Xabi Alonso: The Engineer of Leverkusen’s Unbeaten Start

Xabi Alonso has always been synonymous with intelligence, poise and leadership, both as a player and now as a manager. José Mourinho led the singing of praises back in 2017 and predicted his successful transition into coaching. “Xabi Alonso is like a metronome, a player in the style of Xavi Hernandez. I’m sure that when he hangs his boots up he’ll be a great coach. He reminds me of Pep Guardiola when he was a player: he already acts like a coach when he is on the field.”



Early Coaching Days 


Many ex-professionals leap into coaching positions for which they are unprepared for. The desire to skip the process of practicing their ideals of play at a lower risk level (i.e academy football) and the lack of “earning your stripes” is why many former players find little to no success as coaches. 


However, this is not the case for Xabi Alonso. His early coaching days were marked by a meticulous, “student of the game” outlook. Having begun his coaching journey with Real Madrid’s U14’s team, he embraced the ethos of La Fábrica.


Translated as “The Factory”, the academy focuses on the development of players with superior technical abilities and a deep tactical grasp, while ingraining them with Real Madrid’s culture and a distinctive, possession-based style of play. In this environment, Alonso was not just a passive observer; he was actively involved in the tactical education for the players and instilled in them a deep understanding of all phases of the game. 



Alonso’s continuous learning leads him to work within Real Sociedad’s youth setup. It was here that the foundations of his coaching philosophy were laid; the knowledge acquired from two of the best academies in Spain and playing under great managers has given Xabi Alonso a solid foundation to experiment (adapt) and draw upon his own playing days to develop players.


He took over a team with a rich heritage of producing technically gifted players and infused it with his own tactical ideologies. He began to experiment with formations, understanding the importance of adaptability and the need to tailor tactics to the strengths of his players.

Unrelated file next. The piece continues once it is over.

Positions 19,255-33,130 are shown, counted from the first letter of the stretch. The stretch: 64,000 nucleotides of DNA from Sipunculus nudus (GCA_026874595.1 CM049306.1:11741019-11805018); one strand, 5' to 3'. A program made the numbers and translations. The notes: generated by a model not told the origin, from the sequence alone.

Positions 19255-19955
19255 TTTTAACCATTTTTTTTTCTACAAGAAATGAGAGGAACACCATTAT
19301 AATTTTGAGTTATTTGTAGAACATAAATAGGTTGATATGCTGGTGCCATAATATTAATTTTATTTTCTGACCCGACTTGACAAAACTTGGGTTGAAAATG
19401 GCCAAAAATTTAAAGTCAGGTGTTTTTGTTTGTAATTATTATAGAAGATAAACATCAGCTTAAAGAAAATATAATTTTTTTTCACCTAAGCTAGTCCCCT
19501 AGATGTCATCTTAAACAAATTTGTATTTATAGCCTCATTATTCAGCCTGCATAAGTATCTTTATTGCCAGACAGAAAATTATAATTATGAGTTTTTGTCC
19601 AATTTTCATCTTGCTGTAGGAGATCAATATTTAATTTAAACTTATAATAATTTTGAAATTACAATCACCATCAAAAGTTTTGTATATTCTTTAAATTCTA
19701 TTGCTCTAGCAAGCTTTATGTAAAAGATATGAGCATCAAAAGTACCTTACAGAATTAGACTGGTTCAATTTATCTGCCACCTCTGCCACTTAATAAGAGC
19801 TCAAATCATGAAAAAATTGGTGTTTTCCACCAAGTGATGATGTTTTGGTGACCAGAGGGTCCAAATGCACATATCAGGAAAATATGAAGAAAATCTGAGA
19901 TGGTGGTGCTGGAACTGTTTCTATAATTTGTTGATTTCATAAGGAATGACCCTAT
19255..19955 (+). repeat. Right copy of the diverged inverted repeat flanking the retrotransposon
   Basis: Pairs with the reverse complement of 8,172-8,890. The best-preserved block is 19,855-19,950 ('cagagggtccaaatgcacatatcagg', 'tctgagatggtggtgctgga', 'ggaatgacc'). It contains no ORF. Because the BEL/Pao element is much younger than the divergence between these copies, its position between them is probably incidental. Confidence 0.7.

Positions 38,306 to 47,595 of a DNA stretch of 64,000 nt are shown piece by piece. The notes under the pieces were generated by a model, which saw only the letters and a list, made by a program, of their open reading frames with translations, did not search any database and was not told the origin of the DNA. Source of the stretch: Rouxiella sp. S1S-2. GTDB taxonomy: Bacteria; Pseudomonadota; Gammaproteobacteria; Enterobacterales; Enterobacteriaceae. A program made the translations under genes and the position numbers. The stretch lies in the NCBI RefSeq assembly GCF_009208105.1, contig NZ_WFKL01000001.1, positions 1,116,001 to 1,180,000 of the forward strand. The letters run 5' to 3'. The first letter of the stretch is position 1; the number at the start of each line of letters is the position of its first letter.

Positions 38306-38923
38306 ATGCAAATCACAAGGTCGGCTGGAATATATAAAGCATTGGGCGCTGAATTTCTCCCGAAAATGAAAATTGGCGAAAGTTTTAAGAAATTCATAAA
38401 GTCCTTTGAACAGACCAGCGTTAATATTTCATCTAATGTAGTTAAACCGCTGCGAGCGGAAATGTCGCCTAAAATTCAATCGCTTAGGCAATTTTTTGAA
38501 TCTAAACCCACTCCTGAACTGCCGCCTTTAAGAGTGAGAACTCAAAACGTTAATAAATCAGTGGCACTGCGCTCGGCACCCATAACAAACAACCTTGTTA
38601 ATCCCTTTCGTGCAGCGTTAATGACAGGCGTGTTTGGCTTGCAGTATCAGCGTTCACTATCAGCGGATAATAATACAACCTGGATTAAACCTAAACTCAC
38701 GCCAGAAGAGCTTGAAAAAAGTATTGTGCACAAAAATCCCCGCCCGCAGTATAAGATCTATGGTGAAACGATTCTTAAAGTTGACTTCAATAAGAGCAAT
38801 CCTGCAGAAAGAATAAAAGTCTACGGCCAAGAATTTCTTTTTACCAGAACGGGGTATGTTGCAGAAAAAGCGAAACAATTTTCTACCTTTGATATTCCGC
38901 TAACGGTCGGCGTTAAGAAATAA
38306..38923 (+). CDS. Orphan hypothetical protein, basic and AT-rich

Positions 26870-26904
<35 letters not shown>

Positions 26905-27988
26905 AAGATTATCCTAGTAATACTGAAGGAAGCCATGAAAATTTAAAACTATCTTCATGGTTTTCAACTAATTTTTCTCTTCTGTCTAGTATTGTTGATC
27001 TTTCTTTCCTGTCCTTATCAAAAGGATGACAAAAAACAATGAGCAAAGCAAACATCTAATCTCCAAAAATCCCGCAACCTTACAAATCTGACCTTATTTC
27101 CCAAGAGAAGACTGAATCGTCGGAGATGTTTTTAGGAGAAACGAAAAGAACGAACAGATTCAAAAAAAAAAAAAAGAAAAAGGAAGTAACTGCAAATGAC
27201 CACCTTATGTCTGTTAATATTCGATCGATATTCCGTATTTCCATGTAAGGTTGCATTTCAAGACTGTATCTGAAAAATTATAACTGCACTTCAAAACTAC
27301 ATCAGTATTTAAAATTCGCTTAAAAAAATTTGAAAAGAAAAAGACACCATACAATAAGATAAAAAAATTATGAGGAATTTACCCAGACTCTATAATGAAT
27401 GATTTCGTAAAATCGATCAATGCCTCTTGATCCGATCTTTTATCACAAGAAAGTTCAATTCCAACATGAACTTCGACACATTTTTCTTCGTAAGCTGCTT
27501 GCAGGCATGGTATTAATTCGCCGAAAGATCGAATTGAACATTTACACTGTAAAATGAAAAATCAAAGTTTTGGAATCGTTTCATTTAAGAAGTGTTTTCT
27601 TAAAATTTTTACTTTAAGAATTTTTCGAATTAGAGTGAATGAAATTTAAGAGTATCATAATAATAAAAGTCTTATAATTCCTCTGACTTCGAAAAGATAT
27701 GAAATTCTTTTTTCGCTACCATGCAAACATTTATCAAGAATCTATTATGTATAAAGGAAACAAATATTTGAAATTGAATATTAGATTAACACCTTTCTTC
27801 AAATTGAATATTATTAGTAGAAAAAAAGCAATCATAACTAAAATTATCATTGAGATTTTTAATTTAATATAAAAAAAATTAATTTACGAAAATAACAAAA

Alonso’s attention to detail became evident through his training sessions which were known to be intellectually stimulating; he is said to challenge his players to think critically about their roles and responsibilities in different phases/areas of the pitch. 




Currently the head coach of Bayer Leverkusen, Alonso has been a revelation in the Bundesliga. His team sits comfortably 11 points clear at the top of the table, a testament to his principles of play: a possession-based style that demands technical proficiency and tactical flexibility. His style also is heavily reliant on dominating the midfield, quick transitions, and spatial control, much like his own approach to the game during his playing days. He achieves this while ensuring his team is compact and ready to transition swiftly from defence to attack. 


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His much-followed 3-4-2-1 formation, unfolds into a dynamic and fluid approach to football, both in and out of possession. His team has been well coached into controlling the game through a possession-based style, focusing on maintaining close proximity between players and creating passing networks to support quick, intricate combinations, which can unlock backlines. Defensively, Alonso’s defensive principles focuses on limiting space in central areas. 


This has left him not short of admirers, with Liverpool and Bayern Munich both needing a manager for the upcoming 2024/2025 season and have somewhat registered their interest in his services. Alonso’s next move is the subject of speculation and interest, leaving Leverkusen fans dreading the worst.  This piece will also do its best to dissect the possibility of nurturing a legacy at Leverkusen against the backdrop of a potential poach from Liverpool or Bayern Munich. 

Option 1: Staying at Leverkusen 


This is an option! Staying at Leverkusen will mean Alonso can consolidate his principles in the same/similar environment. It is also much easier to evolve at the same club. In a familiar environment, the solid foundation of trust enables Xabi Alonso to introduce new ideas with the assurance that they will be given time as he would have “credit in the bank”.